May 9, 2012

help isn't always professional

I recently learned something important about working with people. You see, I'm a counselor by education, a case manager by day, and a people person by birth, so I do a lot of people-work. I'm trained to do all sorts of therapeutic interventions. I know how to de-escalate someone who's agitated and I can make 50 minutes of therapy fly right on by. I can teach coping skills and strategies for prevention of relapse. I know these things, and there's always more to learn - and I believe they work or I wouldn't do what I do. I believe the people I work with need these things. Honestly, I believe a lot of the time I need these things.

I believe in therapy, in medication, in the power and effectiveness of mental health treatment. But I also believe we have to be open to seeing what people really need in a given moment - and that it's not always those things. The other day I watched anxiety reduce, spirits lift, and mood shift radically in about 4 minutes and 37 seconds and I didn't do a dang thing to make it happen. Because on that particular day, she didn't need a professional intervention. She needed to sing some Whitney Houston.

People need help that is professional, sometimes. And sometimes people need help that isn't. Sometimes they just need a minute to do something that makes them happy. Sometimes people just need people who will give them space to be people. I want to keep learning how to better help people professionally. But no matter how many letters end up after my name, I hope I will never lose sight of the therapeutic power of basking in the sunlight, driving with the windows down, and singing your favorite Whitney Houston song at the top of your lungs.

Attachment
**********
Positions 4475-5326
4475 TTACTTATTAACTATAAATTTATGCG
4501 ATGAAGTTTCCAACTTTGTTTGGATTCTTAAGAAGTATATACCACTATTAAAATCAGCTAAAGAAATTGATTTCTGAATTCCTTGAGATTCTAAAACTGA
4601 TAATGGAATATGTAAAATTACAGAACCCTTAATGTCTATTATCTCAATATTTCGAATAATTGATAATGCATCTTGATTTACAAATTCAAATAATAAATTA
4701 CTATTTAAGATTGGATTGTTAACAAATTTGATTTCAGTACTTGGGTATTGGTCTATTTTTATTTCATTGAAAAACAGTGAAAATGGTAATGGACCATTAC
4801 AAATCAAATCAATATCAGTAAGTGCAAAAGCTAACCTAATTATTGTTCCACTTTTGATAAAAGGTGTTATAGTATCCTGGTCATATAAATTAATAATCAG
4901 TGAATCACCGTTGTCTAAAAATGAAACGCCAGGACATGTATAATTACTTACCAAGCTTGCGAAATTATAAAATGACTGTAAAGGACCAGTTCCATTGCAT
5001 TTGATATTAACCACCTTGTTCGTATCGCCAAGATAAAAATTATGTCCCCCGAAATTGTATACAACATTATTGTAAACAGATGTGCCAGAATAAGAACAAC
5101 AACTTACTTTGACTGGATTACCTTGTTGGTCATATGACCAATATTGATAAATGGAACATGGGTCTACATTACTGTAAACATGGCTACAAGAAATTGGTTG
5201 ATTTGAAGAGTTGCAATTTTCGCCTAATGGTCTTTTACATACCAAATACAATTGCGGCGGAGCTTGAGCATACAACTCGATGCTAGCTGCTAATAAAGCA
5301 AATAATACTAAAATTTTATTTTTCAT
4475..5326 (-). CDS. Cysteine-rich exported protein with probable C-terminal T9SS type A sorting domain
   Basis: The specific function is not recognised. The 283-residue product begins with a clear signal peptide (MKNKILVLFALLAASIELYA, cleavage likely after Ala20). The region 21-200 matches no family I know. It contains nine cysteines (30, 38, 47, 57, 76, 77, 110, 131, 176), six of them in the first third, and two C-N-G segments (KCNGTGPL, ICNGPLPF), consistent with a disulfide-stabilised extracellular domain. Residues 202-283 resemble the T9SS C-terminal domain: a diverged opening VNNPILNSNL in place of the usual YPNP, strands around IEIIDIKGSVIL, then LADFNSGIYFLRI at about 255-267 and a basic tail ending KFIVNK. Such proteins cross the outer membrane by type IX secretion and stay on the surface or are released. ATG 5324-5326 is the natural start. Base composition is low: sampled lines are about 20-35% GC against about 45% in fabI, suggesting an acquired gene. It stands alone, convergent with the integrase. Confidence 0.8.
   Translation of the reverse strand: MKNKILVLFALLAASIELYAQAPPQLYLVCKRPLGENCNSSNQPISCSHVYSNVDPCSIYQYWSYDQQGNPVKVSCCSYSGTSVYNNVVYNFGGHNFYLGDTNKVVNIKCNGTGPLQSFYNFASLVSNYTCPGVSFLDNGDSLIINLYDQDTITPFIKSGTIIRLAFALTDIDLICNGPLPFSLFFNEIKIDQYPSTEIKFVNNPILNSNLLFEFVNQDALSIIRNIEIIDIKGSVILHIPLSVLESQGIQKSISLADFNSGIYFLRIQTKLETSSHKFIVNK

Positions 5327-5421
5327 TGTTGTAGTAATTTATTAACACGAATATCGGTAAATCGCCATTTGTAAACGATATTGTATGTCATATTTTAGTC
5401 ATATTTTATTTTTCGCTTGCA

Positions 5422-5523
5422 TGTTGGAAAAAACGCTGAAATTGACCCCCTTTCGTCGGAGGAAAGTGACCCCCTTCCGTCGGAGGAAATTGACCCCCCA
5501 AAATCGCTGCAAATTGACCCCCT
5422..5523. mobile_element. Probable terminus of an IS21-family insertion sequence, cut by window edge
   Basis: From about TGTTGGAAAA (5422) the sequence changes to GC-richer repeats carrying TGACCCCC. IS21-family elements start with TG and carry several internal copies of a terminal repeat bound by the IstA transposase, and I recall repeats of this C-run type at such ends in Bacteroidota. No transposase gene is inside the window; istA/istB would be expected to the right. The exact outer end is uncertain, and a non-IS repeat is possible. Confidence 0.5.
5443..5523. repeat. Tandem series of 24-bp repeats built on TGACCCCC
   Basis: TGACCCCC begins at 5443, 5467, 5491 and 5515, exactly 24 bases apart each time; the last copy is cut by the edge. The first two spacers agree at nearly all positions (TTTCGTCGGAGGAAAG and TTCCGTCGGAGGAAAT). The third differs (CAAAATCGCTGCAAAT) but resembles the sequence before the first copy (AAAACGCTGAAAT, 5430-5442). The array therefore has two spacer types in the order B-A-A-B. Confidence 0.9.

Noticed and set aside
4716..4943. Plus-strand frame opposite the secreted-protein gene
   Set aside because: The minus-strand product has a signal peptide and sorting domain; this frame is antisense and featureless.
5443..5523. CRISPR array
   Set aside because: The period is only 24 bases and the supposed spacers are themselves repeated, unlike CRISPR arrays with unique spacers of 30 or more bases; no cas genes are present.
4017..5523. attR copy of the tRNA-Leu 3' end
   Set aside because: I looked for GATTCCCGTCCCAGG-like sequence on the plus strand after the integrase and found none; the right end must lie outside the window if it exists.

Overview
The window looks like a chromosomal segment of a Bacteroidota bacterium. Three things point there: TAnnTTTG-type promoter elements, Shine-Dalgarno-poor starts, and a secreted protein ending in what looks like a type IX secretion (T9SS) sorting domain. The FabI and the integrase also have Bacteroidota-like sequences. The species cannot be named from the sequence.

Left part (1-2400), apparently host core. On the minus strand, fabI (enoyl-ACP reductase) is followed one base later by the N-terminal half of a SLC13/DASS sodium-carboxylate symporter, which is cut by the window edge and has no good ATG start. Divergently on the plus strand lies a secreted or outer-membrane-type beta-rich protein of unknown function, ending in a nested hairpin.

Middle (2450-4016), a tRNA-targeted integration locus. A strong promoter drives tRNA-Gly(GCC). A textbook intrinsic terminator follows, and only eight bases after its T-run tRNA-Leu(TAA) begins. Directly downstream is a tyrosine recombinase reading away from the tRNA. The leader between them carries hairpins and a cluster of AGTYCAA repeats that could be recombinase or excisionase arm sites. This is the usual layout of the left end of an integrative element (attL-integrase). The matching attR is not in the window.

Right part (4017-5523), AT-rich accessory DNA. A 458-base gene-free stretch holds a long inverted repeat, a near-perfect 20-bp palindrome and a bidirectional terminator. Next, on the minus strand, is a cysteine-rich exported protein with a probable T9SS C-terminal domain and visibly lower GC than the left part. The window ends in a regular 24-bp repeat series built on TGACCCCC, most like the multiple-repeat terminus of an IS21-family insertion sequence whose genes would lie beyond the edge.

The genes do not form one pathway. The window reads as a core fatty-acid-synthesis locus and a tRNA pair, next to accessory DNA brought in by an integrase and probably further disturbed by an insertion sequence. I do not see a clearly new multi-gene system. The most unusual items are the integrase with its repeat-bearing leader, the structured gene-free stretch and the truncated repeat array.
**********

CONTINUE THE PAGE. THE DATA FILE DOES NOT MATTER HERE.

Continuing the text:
You may not work with people, but at the very least, you are people, so listen up. Do something that makes you happy. Take the space you need and feel free in it. Relieve your anxiety, lift your spirits, shift your mood, and never underestimate the power of the things that bring you joy. Watch The Bachelor, drink a diet root beer, listen to metal/country/90's R&B, pay a visit to a swingset. I don't care if it seems silly or inconsequential. It's therapeutic.

Take it from me. I'm a professional.

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